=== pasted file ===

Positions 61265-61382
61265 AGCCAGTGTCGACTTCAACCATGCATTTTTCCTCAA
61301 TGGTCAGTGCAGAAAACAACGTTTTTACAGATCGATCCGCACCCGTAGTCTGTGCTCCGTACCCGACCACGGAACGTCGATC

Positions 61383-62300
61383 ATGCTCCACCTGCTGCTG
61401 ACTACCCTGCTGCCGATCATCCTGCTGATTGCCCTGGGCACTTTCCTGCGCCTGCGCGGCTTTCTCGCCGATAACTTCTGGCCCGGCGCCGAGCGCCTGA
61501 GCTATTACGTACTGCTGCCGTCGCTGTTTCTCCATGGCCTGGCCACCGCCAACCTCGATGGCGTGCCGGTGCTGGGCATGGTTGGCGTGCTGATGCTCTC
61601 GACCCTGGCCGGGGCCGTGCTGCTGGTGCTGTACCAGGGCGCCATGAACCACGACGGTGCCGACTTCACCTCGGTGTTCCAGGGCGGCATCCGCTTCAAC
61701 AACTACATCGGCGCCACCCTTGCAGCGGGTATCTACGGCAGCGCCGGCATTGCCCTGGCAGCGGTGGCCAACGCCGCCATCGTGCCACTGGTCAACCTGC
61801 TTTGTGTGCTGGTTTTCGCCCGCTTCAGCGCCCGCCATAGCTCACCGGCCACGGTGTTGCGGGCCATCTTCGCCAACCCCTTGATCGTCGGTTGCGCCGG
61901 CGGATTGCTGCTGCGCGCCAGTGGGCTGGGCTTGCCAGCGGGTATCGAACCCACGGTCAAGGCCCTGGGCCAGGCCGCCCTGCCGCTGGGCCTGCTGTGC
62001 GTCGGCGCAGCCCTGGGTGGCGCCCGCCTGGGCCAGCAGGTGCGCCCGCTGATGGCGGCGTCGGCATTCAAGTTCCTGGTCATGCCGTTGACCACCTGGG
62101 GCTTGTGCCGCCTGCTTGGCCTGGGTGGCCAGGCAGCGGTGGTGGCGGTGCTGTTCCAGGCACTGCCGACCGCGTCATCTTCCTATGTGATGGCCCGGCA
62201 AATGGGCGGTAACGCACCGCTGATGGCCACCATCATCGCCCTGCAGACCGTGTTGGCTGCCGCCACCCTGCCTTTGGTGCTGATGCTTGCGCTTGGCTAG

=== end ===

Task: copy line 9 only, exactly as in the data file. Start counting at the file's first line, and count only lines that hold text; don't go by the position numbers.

61701 AACTACATCGGCGCCACCCTTGCAGCGGGTATCTACGGCAGCGCCGGCATTGCCCTGGCAGCGGTGGCCAACGCCGCCATCGTGCCACTGGTCAACCTGC